Investors must be shrewd, however. They have to understand the risks associated with airport infrastructure and be able to prudently plan to minimise their exposure to these wishes, whilst maximising the revenue generating opportunities. Managing the balance between capacity supply and demand must be done carefully. Airports are generally capital-intensive businesses, especially those that are experiencing a period of strong growth. What’s more, airport infrastructure, in particular the terminal facilities and runway, can only deliver so much financial return before they need to be expanded. This return is governed by a broad range of factors, including the daily and annual profile of demand, the size of the terminal, the length of the runway, the type of aircraft using it, and the skill of the Air Traffic Controllers, for example.

It is also a common misconception, borne by the success of large, high-profile international airports, that all airports are profitable organisations. Due to their operational and financial structure, airports require a certain number of passengers to break even and move towards profitability. This level has historically been around 500,000 to one million passengers per annum, however, with the advent of low cost carriers and significantly lower aeronautical yields, this has in a number of cases increased to nearer two million. Hence the importance of prudent capacity and investment planning to deliver infrastructure that is in line with the type of operation.  An airport wholly dominated by low cost airline operations, for example, will be unable to sustain the level of investment that can be supported by a full service airport. 

The above is not intended to dissuade investment in major airport infrastructure – far from it. It should simply indicate that, to generate a satisfying and significant return, there needs to be an awareness that investment opportunities are by no means homogenous and can range in terms of size, characteristics and investment categorisation. Today’s airport opportunities are generally focussed on larger scale and greenfield opportunities, as interest from financial, trade and construction investors has established these as an attractive asset class with a good balance of risk and reward.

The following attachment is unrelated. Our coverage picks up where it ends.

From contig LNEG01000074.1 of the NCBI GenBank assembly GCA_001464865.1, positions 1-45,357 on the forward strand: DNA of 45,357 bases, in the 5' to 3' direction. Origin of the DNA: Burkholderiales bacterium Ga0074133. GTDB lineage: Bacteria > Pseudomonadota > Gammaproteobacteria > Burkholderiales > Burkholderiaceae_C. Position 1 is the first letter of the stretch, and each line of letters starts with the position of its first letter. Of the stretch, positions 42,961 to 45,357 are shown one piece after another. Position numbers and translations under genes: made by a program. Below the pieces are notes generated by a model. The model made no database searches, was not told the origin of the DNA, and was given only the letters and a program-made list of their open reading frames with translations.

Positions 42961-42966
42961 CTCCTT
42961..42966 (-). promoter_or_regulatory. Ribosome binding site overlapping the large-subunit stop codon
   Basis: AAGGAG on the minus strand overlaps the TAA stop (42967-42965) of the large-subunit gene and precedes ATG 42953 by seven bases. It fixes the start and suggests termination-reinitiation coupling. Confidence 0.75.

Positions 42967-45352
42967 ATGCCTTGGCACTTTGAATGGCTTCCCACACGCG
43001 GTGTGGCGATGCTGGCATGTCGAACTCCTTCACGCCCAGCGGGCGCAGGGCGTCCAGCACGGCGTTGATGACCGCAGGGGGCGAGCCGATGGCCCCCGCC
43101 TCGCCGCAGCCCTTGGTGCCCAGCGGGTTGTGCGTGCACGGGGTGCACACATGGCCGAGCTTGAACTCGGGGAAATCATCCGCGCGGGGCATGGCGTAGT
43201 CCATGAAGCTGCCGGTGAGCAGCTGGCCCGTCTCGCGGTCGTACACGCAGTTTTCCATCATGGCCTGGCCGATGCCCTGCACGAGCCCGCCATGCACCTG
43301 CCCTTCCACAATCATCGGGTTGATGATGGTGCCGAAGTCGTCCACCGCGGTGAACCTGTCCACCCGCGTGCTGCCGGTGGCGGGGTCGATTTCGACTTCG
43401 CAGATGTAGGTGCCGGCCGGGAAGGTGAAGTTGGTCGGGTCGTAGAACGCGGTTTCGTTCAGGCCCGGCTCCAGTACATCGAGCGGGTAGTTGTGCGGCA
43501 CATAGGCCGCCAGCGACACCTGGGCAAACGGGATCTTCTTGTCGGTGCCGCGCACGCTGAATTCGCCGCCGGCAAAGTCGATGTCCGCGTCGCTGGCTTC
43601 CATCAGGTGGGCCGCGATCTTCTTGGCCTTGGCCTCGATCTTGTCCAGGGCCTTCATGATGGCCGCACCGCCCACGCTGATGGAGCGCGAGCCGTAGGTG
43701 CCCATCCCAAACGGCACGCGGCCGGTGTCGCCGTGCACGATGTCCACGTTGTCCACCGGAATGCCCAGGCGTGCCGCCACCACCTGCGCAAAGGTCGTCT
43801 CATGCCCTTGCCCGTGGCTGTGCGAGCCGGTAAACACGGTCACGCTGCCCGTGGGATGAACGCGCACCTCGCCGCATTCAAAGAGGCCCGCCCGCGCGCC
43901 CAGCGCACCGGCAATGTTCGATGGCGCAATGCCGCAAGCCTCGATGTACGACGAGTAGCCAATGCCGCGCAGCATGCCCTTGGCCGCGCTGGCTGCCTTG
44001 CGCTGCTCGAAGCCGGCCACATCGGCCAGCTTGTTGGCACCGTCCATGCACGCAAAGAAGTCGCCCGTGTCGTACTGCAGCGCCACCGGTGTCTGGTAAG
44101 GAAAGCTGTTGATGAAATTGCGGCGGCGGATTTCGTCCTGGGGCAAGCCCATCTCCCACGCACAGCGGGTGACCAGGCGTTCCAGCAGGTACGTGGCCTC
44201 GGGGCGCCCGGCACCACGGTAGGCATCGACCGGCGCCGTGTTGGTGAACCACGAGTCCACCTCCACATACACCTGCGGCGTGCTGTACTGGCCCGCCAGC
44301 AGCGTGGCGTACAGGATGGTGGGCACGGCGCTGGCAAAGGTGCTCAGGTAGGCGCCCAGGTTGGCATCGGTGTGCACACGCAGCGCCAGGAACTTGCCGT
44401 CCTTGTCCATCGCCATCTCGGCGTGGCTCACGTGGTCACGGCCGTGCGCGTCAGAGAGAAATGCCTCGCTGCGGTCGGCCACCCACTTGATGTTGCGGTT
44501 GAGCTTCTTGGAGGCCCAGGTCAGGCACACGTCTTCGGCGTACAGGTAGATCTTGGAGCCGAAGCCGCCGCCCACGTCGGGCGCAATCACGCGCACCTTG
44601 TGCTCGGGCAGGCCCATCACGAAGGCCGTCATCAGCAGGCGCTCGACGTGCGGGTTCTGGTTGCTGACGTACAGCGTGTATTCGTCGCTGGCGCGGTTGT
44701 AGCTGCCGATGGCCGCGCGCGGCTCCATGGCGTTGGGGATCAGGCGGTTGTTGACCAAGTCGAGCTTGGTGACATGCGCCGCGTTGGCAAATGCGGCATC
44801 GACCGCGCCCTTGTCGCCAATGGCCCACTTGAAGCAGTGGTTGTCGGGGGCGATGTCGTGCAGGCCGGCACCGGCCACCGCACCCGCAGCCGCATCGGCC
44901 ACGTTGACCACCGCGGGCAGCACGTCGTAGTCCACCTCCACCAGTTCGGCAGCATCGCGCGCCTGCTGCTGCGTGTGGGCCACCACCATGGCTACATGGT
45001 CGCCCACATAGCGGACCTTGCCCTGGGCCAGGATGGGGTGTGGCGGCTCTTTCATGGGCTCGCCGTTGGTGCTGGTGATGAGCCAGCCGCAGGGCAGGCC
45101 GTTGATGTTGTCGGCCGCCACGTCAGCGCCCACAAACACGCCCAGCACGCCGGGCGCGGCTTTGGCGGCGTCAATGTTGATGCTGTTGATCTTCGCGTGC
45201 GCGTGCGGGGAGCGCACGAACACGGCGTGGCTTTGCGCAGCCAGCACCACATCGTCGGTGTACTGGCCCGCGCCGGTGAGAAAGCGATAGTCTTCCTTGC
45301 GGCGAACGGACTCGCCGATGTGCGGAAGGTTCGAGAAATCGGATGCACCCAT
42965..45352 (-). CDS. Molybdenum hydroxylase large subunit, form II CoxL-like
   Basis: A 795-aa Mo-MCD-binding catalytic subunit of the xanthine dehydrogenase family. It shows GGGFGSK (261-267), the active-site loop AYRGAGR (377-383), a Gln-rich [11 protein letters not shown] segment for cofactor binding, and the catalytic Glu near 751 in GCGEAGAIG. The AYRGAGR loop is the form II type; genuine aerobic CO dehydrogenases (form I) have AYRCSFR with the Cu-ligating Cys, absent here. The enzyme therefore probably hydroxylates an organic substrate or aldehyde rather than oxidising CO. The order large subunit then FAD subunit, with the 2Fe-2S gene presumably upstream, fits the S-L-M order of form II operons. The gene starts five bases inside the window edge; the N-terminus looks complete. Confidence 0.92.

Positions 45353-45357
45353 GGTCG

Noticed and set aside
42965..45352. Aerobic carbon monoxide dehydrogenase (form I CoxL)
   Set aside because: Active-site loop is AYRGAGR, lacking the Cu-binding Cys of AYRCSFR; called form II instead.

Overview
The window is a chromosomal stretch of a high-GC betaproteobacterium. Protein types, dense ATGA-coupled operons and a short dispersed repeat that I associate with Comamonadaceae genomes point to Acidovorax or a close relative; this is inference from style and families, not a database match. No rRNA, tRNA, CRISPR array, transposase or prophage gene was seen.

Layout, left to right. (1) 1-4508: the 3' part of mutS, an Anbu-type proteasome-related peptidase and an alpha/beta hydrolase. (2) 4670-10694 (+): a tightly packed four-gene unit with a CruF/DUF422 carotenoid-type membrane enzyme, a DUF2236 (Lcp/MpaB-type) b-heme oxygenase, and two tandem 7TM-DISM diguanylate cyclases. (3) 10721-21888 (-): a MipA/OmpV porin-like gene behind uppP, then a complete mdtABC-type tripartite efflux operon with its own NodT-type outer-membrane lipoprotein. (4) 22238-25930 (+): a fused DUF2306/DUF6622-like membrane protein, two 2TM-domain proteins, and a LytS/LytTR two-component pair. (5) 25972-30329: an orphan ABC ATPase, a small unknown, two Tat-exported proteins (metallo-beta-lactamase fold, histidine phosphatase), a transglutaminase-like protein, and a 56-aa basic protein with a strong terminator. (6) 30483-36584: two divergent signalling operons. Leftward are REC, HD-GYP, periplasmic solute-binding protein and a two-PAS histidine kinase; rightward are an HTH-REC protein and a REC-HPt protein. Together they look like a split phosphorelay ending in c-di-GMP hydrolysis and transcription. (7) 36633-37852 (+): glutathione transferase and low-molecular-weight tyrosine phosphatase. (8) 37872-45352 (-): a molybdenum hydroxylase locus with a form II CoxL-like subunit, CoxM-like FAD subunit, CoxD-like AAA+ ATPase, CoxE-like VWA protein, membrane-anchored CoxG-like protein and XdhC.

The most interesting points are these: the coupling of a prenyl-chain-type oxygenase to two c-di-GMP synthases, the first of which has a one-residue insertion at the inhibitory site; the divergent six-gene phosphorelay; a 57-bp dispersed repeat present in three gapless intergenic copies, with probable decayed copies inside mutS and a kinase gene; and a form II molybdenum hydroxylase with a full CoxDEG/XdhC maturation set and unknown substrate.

With the above considerations taken into account, the appetite for shrewd investment should only grow stronger, alongside the demand for air travel across the world. And it’s an important point that this is the case. In addition to offering stable and rewarding investments for those involved, a successful airport has the potential to enhance the surrounding area’s international prestige; opening doors to new markets and industries, cementing the area as a "destination of choice" and thereby helping secure future revenue generation. With this in mind, the balance between risk and reward is well worth looking into.

Photograph: Getty Images

Dervilla Mitchell and Crawford Burden are Transport Directors for Arup

Getty Images
Show Hide image

Is there such a thing as responsible betting?

Punters are encouraged to bet responsibly. What a laugh that is. It’s like encouraging drunks to get drunk responsibly, to crash our cars responsibly, murder each other responsibly.

I try not to watch the commercials between matches, or the studio discussions, or anything really, before or after, except for the match itself. And yet there is one person I never manage to escape properly – Ray Winstone. His cracked face, his mesmerising voice, his endlessly repeated spiel follow me across the room as I escape for the lav, the kitchen, the drinks cupboard.

I’m not sure which betting company he is shouting about, there are just so many of them, offering incredible odds and supposedly free bets. In the past six years, since the laws changed, TV betting adverts have increased by 600 per cent, all offering amazingly simple ways to lose money with just one tap on a smartphone.